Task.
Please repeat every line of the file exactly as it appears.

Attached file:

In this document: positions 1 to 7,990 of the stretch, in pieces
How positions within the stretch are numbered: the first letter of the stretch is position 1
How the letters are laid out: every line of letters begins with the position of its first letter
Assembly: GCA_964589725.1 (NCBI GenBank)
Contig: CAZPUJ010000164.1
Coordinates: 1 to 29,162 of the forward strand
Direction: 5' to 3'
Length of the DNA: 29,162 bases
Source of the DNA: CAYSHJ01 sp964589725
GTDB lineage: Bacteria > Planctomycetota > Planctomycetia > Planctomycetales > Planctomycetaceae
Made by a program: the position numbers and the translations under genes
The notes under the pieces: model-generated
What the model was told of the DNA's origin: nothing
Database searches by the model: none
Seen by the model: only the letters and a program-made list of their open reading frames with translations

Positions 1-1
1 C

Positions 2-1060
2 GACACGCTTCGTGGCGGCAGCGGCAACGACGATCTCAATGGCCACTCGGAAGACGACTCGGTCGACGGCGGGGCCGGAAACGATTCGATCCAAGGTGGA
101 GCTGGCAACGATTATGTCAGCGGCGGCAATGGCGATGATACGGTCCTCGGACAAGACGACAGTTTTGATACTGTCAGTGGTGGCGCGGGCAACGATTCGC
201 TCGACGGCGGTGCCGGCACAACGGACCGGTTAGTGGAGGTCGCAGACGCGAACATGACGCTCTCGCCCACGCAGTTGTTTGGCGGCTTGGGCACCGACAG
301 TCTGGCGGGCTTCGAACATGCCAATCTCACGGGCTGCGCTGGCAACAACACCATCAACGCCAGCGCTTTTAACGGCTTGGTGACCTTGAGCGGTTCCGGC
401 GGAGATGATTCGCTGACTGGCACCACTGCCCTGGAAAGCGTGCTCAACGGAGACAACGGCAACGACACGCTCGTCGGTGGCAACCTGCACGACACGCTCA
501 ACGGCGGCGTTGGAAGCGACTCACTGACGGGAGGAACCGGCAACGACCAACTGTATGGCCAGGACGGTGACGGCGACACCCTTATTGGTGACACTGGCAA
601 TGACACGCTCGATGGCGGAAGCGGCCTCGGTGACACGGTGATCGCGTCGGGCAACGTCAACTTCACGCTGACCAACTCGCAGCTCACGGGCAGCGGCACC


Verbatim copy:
In this document: positions 1 to 7,990 of the stretch, in pieces
How positions within the stretch are numbered: the first letter of the stretch is position 1
How the letters are laid out: every line of letters begins with the position of its first letter
Assembly: GCA_964589725.1 (NCBI GenBank)
Contig: CAZPUJ010000164.1
Coordinates: 1 to 29,162 of the forward strand
Direction: 5' to 3'
Length of the DNA: 29,162 bases
Source of the DNA: CAYSHJ01 sp964589725
GTDB lineage: Bacteria > Planctomycetota > Planctomycetia > Planctomycetales > Planctomycetaceae
Made by a program: the position numbers and the translations under genes
The notes under the pieces: model-generated
What the model was told of the DNA's origin: nothing
Database searches by the model: none
Seen by the model: only the letters and a program-made list of their open reading frames with translations

Positions 1-1
1 C

Positions 2-1060
2 GACACGCTTCGTGGCGGCAGCGGCAACGACGATCTCAATGGCCACTCGGAAGACGACTCGGTCGACGGCGGGGCCGGAAACGATTCGATCCAAGGTGGA
101 GCTGGCAACGATTATGTCAGCGGCGGCAATGGCGATGATACGGTCCTCGGACAAGACGACAGTTTTGATACTGTCAGTGGTGGCGCGGGCAACGATTCGC
201 TCGACGGCGGTGCCGGCACAACGGACCGGTTAGTGGAGGTCGCAGACGCGAACATGACGCTCTCGCCCACGCAGTTGTTTGGCGGCTTGGGCACCGACAG
301 TCTGGCGGGCTTCGAACATGCCAATCTCACGGGCTGCGCTGGCAACAACACCATCAACGCCAGCGCTTTTAACGGCTTGGTGACCTTGAGCGGTTCCGGC
401 GGAGATGATTCGCTGACTGGCACCACTGCCCTGGAAAGCGTGCTCAACGGAGACAACGGCAACGACACGCTCGTCGGTGGCAACCTGCACGACACGCTCA
501 ACGGCGGCGTTGGAAGCGACTCACTGACGGGAGGAACCGGCAACGACCAACTGTATGGCCAGGACGGTGACGGCGACACCCTTATTGGTGACACTGGCAA
601 TGACACGCTCGATGGCGGAAGCGGCCTCGGTGACACGGTGATCGCGTCGGGCAACGTCAACTTCACGCTGACCAACTCGCAGCTCACGGGCAGCGGCACC